By Steve Orbanek
Marketing Communications Specialist, Penn State Behrend
In recognition of Women’s History Month, we’d like to introduce you to just a few of the dynamic women in Penn State Behrend’s history. Our college has a rich history of leadership and involvement by strong, forward thinking, and generous women. Each Monday in March, we’ll highlight a woman who has made, or is currently making, her mark on the college.
Today, we’d like you to meet Mary Beth McCarthy, one of Behrend’s first female administrators.
Not much has stayed the same during Mary Beth McCarthy’s thirty-four years at Penn State Behrend. In fact, the only constant has been change.
“Behrend is just so exciting. It’s been growing and evolving since I got here in 1980,” said McCarthy, director of the college’s Academic and Career Planning Center (ACPC).
McCarthy was hired at the college in 1980 as the financial aid and placement coordinator. At the time, Student Affairs and Admissions were all in one office with a very small staff, and McCarthy assisted all students with their financial aid and also worked to help students find jobs after college.
For McCarthy, Behrend was an opportunity. She never expected that opportunity to turn into a career.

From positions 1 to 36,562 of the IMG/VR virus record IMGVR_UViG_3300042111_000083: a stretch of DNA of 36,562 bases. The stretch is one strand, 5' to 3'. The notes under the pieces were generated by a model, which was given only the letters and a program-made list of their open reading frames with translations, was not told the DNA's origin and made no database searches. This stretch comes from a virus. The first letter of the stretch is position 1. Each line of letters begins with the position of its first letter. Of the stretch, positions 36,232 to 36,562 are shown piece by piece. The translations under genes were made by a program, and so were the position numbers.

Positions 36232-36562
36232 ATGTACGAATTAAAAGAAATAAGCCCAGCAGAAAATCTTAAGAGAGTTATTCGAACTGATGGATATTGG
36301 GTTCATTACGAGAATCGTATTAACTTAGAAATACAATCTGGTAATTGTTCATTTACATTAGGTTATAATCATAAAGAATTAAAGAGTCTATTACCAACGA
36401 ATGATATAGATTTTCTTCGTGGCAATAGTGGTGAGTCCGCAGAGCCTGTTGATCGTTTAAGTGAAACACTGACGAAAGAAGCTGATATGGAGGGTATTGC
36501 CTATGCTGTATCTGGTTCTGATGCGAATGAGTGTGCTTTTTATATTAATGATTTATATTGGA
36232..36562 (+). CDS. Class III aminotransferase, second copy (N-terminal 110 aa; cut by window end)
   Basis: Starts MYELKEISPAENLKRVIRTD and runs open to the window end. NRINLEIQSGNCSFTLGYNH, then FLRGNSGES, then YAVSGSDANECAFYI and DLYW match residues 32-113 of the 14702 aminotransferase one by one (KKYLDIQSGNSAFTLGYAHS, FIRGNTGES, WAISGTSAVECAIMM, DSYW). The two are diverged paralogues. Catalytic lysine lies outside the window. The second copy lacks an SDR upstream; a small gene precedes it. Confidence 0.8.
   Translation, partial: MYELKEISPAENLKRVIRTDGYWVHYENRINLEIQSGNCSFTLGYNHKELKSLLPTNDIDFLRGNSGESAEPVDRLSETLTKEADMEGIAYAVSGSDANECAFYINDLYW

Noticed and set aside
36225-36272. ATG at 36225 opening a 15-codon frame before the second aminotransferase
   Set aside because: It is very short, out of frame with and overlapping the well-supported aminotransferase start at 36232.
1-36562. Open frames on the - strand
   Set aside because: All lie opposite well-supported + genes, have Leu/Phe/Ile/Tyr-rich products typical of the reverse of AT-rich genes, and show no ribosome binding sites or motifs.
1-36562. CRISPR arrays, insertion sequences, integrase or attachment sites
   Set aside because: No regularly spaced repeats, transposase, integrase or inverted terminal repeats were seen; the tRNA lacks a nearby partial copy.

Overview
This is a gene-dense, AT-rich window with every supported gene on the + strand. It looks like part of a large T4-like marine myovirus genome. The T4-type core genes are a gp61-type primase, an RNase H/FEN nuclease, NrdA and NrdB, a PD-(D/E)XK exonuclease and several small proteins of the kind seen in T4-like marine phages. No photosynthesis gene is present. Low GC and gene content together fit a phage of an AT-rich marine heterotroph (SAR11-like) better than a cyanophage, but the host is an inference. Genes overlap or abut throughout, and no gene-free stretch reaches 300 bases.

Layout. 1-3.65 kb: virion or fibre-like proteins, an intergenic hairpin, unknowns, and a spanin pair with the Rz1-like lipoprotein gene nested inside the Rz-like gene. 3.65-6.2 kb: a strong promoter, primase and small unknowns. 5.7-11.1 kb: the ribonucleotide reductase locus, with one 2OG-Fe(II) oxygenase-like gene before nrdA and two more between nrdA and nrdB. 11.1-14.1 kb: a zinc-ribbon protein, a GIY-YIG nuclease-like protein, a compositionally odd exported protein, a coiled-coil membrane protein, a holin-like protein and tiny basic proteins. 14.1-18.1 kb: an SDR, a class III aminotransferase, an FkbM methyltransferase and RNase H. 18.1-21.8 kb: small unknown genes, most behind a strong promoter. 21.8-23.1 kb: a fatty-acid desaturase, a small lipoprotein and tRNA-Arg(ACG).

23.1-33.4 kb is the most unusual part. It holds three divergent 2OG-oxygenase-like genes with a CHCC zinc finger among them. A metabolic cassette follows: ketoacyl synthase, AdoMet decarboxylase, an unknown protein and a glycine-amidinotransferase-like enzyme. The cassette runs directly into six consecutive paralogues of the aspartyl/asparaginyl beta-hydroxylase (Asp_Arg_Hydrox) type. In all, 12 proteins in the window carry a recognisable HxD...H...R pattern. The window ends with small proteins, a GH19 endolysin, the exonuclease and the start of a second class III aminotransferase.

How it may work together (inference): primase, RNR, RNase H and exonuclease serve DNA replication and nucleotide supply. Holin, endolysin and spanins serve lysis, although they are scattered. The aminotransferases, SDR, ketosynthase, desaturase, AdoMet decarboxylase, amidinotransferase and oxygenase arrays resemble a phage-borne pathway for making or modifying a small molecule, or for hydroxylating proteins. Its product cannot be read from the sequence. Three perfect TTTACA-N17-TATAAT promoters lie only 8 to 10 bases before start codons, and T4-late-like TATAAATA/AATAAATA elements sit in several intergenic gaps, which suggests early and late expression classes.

‘A blip on my radar’
A Pittsburgh native, McCarthy ended up in Erie after earning an undergraduate degree in psychology at Edinboro University of Pennsylvania and a master’s degree in counseling at Slippery Rock University of Pennsylvania.
She worked as an admissions counselor at Villa Maria College before accepting a position at Behrend. She never expected to stay in Erie for long, but that quickly changed.
“I thought I was just passing through. Erie was just a blip on my radar,” McCarthy recalled. “One of the reasons I stayed was because this place was always evolving. It’s just been so rewarding to be a part of such long-term positive growth.”
McCarthy has seen growth not only in the college, but also in the student body.
Over the years, she has offered career counseling to thousands of students, and she always revels in their success.
“It’s been wonderful to see students and the college embrace the idea of career and life planning rather than focusing simply on ‘placement’ into the first job.” McCarthy said.
Mary Beth McCarthy (1983)
A Behrend pioneer
When McCarthy joined the college in 1980, the environment was vastly different from that of today.
She was one of the only female administrators at the college, and Behrend was still very much a man’s world.
At lunch, there was a table for male staff members and a separate table for females. It was also strongly suggested that women follow a strict dress code of business suits with skirts. No pants were allowed.
However, the biggest sign of the times may have been a club that McCarthy was encouraged to join. Faculty Women and Wives was an organization composed entirely of Behrend female staff members and the wives of male staff and faculty members. They would take part in various activities such as fund-raising, and hosting social events.
Eventually, the group was disbanded, but it is reflective of the college environment at time McCarthy was hired.